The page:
MM: Most definitely! The extensive knowledge I gathered doing the IB at BSL eased my transition into university life, especially during my first 2 years. I found a lot of familiarity between the subjects I had learned in school, especially at the Higher Level, with what was taught at university. So, instead of having to learn new concepts from scratch, I already had a head start, and lectures felt like revisions to me.
Furthermore, the school constantly encouraging students to take initiative, undertake and manage projects through CAS, and be leaders, in general, contributed to my management experience. For example, being a school prefect allowed me to gain the necessary leadership skills to become a peer mentor at university. I could then transfer this experience to my mentees, in turn developing their potential.
The diversity in the school also allowed me to develop people’s skills that are valuable in the much larger and more diverse environment that is university. Whether it be in group projects, societies, competitions, or everyday life, my experience at BSL has allowed me to thrive in multidisciplinary and multicultural environments, to connect knowledge between different individuals without much trouble.
AA: Did you start work immediately upon completing your university studies?
MM: Not full-time yet. I am currently taking a course to obtain my APM Project Management Qualification (PMQ) from the Association for Project Management while working part-time with Team Bath Racing Electric as a mechanical engineer.
AA: Do you have any personal achievements you are proud of and want to share with the readers?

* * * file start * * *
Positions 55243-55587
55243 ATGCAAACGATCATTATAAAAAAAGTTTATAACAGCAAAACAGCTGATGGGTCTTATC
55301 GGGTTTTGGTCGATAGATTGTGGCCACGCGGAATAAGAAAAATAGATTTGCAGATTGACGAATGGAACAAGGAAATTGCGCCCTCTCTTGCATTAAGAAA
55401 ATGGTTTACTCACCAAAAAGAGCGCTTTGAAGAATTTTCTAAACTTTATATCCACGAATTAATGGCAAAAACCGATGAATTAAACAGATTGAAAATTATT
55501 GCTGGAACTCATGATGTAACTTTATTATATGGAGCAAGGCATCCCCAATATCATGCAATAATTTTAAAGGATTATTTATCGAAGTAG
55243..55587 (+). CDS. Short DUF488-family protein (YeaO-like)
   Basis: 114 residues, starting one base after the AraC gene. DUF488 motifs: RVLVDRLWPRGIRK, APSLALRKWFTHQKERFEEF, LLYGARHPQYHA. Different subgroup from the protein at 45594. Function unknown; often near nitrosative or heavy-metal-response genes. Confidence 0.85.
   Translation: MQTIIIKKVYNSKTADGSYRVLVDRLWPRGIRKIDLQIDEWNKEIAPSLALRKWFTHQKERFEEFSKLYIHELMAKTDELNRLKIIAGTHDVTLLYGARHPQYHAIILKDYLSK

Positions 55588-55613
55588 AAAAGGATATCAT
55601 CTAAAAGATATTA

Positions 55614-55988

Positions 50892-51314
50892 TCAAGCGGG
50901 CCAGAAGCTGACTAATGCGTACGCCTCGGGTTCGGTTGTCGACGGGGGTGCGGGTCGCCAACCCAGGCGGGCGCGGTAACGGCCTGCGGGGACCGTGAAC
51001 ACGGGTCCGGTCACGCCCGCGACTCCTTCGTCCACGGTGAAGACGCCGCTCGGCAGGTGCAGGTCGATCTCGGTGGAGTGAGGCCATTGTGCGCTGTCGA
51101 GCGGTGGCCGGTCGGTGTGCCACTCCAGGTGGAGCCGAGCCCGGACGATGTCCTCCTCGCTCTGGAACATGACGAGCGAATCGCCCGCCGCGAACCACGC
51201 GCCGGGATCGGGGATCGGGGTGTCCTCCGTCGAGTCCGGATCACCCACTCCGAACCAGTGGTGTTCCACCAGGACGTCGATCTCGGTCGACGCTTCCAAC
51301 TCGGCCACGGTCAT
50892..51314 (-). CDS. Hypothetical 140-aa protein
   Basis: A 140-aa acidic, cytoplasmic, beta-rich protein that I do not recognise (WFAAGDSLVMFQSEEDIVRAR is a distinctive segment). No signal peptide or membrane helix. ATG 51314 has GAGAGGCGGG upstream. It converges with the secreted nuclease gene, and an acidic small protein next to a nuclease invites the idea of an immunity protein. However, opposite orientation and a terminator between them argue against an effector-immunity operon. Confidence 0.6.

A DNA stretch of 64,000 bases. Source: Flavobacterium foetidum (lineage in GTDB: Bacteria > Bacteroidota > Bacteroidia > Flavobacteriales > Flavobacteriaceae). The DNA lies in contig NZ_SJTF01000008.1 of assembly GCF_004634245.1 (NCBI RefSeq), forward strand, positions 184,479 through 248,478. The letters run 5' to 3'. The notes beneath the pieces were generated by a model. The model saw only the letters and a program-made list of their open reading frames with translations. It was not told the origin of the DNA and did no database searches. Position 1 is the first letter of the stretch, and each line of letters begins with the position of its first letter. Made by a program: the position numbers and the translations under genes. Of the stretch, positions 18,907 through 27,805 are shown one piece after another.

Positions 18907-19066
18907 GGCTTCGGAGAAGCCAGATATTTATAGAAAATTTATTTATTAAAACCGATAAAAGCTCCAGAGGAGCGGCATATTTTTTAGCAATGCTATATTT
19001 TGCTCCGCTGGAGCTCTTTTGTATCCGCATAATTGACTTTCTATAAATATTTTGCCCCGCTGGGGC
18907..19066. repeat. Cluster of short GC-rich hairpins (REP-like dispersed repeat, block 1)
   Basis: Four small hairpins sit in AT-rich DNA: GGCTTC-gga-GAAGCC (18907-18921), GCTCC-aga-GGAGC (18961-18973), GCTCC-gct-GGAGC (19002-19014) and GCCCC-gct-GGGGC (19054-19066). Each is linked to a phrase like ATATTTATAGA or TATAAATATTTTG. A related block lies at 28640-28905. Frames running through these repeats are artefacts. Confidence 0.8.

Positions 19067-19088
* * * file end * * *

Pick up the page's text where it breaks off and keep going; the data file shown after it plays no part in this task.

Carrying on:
MM: The achievement I am currently most proud of is winning Formula Student UK last year in the Artificial Intelligence category. Having worked within a multidisciplinary team to build and race a driverless car, competing against hundreds of universities, and succeeding at such a daunting task fills me with incredible pride.
AA: What have you settled on doing now and where are you presently living?
MM: I am currently in Bath, a lovely and quiet city, to obtain my Project Management Qualification. I plan on eventually starting an engineering and management graduate programme either in the aerospace or automotive industry, as I believe these are key industries that will help shape our world into a sustainable global village.
AA: Do you have any words of advice for BSL students, especially the IB students?
MM: Keep pushing and never give up! Success is not final; failure is not fatal; it is the courage to continue that counts. Effort and hard work always pay in the end.
AA: Thank you so much Meza, for taking time out of your busy schedule to answer these questions. All the best to you in your future endeavours!